A Comparison of the Three Phases of the High Line, New York City: A Landscape Architect and Photographer’s Perspective
“A Comparison of the Three Phases of the High Line, New York City: A Landscape Architect and Photographer’s Perspective” compares Phase One with Phase Two, and describes what is proposed for Phase Three. Design features to be reviewed include the walk system, seat furnishings, plantings, signage and graphics, water feature and drinking fountains, public art, lighting, maintenance and irrigation, and Phase 3. The author also offers suggestions on economic impacts, restrictions and user activities, sustainability, and studies/research.
Originally, due to the length and photo essay nature of the contribution, the series was presented approximately every few weeks in 14 parts between 2013 and 2015; to ensure background information, the Series Introduction is repeated on all.
Part 10 – Economic Impacts
By Steven L. Cantor, Landscape Architect – Originally Posted July 26, 2014
All Photos © Steven L. Cantor Unless Otherwise Noted
Designed by landscape architect James Corner of Field Operations, architect Ricardo Scofidio of Diller Scofidio + Renfro with planting design by Piet Oudolf, the High Line, the remarkable linear park built on an abandoned railroad viaduct in New York City, has been enormously popular.
The design team anticipated how well green roof technology would function and adapt to the viaduct since it could handle at once the huge weight of several fully-loaded trains carrying heavy tonnage. As an intensive green roof, it has very few structural load limits which would curtail use. At peak use times there can be lines of pedestrians waiting to enter with as many as 20,000 visitors per day on weekends.
The High Line has won numerous awards, and in particular several as a green roof, for example, in 2013 and 2010 from the American Society of Landscape Architects, Green Roofs for Healthy Cities in 2011, and in 2010 from the International Green Roof Association. This is a rare public project in which the success of the initial phase contributed to a high level of funding for subsequent phases.
The High Line has benefited from intense scrutiny as a result of lectures in which the designers were questioned; public hearings, media critiques in newspapers, journals, and blogs; lobbying from specific organizations, such as the Rainforest Coalition; and comments from city government and other public officials.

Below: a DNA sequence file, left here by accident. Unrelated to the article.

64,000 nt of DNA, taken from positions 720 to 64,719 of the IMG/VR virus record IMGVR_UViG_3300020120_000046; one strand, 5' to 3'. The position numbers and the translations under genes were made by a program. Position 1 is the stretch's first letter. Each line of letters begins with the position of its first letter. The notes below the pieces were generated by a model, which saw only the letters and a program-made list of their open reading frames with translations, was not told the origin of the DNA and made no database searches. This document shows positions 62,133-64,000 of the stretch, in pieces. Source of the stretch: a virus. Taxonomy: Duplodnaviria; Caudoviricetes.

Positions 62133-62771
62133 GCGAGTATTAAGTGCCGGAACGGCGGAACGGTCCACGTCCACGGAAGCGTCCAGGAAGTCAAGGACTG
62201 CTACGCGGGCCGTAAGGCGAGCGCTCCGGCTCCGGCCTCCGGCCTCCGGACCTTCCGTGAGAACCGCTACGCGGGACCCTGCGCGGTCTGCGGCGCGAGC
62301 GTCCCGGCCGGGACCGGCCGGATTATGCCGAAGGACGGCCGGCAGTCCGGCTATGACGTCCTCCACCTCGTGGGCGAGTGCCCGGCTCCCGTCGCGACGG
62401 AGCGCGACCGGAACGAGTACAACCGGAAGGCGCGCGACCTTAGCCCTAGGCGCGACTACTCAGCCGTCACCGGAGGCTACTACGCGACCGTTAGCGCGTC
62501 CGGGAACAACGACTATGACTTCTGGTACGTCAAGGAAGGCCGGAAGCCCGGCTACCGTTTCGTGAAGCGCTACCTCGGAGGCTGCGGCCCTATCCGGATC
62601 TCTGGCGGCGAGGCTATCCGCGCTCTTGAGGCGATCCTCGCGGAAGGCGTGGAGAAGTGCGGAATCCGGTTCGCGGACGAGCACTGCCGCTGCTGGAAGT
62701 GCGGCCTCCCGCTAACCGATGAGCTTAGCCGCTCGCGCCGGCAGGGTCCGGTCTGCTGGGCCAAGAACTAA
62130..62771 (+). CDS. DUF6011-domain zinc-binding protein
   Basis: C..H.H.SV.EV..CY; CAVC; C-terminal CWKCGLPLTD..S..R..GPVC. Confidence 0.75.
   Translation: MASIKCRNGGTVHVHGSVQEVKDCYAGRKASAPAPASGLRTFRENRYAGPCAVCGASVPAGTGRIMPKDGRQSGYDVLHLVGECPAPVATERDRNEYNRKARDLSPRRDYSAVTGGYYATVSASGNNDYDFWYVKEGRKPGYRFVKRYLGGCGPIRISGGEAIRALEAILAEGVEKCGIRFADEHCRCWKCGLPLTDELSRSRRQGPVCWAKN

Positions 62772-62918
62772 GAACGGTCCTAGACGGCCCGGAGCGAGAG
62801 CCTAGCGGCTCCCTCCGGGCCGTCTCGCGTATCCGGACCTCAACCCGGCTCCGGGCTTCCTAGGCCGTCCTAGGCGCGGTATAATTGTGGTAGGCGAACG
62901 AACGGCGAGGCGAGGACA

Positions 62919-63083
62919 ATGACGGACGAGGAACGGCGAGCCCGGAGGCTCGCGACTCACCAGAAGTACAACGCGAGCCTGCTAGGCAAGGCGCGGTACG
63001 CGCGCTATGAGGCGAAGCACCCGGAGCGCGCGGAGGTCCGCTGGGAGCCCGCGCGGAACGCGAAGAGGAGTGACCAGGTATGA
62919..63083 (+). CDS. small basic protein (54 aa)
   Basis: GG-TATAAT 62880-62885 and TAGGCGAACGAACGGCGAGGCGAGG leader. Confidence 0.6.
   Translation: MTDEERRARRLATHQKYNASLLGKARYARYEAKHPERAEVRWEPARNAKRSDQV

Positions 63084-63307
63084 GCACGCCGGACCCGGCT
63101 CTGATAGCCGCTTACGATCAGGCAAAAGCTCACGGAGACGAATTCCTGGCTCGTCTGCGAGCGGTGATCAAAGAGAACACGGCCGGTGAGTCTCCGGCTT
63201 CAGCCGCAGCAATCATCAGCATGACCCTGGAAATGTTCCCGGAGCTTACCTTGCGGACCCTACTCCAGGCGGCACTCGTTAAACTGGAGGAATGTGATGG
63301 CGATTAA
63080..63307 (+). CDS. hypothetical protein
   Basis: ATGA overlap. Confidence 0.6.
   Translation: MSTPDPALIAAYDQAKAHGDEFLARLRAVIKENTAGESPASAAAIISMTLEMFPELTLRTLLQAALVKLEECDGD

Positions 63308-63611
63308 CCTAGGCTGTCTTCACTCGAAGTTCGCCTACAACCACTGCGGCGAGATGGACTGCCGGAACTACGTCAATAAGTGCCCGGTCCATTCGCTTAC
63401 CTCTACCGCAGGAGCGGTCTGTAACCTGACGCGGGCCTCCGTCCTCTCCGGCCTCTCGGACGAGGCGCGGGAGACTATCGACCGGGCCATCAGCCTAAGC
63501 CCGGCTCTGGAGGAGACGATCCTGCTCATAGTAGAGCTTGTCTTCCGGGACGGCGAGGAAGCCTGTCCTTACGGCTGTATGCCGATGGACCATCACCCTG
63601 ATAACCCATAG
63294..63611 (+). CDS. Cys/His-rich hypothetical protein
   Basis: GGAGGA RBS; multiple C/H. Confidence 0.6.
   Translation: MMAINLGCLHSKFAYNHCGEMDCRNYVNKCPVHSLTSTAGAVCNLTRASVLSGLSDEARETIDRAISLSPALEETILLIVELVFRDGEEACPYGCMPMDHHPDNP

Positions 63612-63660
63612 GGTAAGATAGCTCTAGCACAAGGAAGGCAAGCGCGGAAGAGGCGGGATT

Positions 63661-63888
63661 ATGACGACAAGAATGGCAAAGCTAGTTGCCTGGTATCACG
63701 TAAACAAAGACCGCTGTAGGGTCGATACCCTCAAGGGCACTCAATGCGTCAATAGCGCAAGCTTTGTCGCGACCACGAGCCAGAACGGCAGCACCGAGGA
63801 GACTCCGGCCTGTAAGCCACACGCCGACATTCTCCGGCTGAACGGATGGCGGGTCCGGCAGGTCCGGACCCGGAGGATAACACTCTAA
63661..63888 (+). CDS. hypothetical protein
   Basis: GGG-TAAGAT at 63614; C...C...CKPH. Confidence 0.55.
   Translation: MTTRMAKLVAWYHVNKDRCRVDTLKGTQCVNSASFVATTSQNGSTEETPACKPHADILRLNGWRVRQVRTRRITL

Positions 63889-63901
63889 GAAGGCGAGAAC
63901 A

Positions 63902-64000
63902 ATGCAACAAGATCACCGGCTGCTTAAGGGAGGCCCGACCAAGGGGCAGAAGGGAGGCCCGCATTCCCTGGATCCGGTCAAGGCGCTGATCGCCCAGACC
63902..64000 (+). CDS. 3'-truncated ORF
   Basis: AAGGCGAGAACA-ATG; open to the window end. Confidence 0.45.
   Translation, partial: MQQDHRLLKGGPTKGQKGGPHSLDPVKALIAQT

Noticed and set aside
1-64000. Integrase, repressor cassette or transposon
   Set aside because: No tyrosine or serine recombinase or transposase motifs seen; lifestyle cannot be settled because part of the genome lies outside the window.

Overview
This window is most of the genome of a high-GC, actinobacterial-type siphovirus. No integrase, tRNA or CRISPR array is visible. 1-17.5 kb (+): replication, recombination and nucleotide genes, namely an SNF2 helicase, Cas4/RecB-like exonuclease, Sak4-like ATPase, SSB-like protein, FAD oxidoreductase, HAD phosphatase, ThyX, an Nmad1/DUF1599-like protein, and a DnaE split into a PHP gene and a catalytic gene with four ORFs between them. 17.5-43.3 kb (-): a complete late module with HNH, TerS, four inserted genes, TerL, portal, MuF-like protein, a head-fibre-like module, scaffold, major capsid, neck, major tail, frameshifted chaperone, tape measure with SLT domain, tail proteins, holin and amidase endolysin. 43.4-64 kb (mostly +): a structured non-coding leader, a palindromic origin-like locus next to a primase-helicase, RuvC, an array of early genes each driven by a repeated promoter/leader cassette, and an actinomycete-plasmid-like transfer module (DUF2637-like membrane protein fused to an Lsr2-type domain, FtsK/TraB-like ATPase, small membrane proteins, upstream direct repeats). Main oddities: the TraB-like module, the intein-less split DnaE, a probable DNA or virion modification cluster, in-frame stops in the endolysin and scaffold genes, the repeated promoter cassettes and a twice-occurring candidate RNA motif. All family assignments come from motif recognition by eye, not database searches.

Improvements or adjustments were implemented to some design elements of the first phase, and significant modifications were done in the second phase. Are these changes aesthetic, appropriate and ethical, and are they consistent with the goals of sustainability? Is the High Line a sustainable design?
Part 10: Economic Impacts Discussion
In 2005, the rezoning of the High Line district (West Chelsea) from industrial to mixed-use with specific guidelines adjacent to the trestle provided incentive for all sorts of diverse development. As a result, the High Line has had a dramatic impact on the Chelsea neighborhood and the Meat Packing District, the two neighborhoods through which the High Line traverses.
Huge numbers of new buildings have been constructed: apartments, restaurants, art galleries, boutiques. Many more are planned.
Seen below, 345 Meatpacking is a luxury condominium with green roofs over the entrance canopy and on top of the building at W. 14th Street.
Prominent architects, such as Frank Gehry, Jean Nouvel, Robert A. M. Stern, Neil Denari, and others have contributed major buildings. For example, the new home for the Whitney Museum of Art, the architect for which is Renzo Piano, will be at the Gansevoort entrance to the High Line.
Another example of typical economic trends is The General Theological Seminary, which was on almost a square block between W. 20th and W. 21st and 9th and 10th Avenues. Now operating on one smaller part of this property, to improve its finances the seminary sold different buildings to developers.
The High Line Hotel is now located within the seminary’s former dormitory housing, previously called the Desmond Tutu Center, and sold for $16 million to The Brodsky Organization. Bargain prices for rooms are about $200/night. Some of the seminary buildings are still operating, and retain their historical character. The renovation of the Desmond Tutu Center into a hotel was handled tastefully, preserving the landmarked features.
The former Getty gas station at the northwest corner of 10th Avenue and West 24th Street will be razed in preparation for development of high rise luxury condominiums. Residential development company Shvo, along with Victor Homes, paid $23.5 million — or $855 per foot for its 27,300 buildable square feet, over the asking price of $18.95 million.
Additional air rights will raise the final price, which could bring the building up to a total of 41,475 square feet. See more photos of the former Getty gas station from my Part 6 – Public Art Discussion.
On a side note, with so much activity, many of the plant materials have adapted well, and are as yet unaffected by construction. With some in shade zones, it is harder to tell.
Gentrification of Chelsea and the Meat Packing District is ongoing. Some have criticized that there has been a large increase in luxury housing and stores that cater to the wealthy.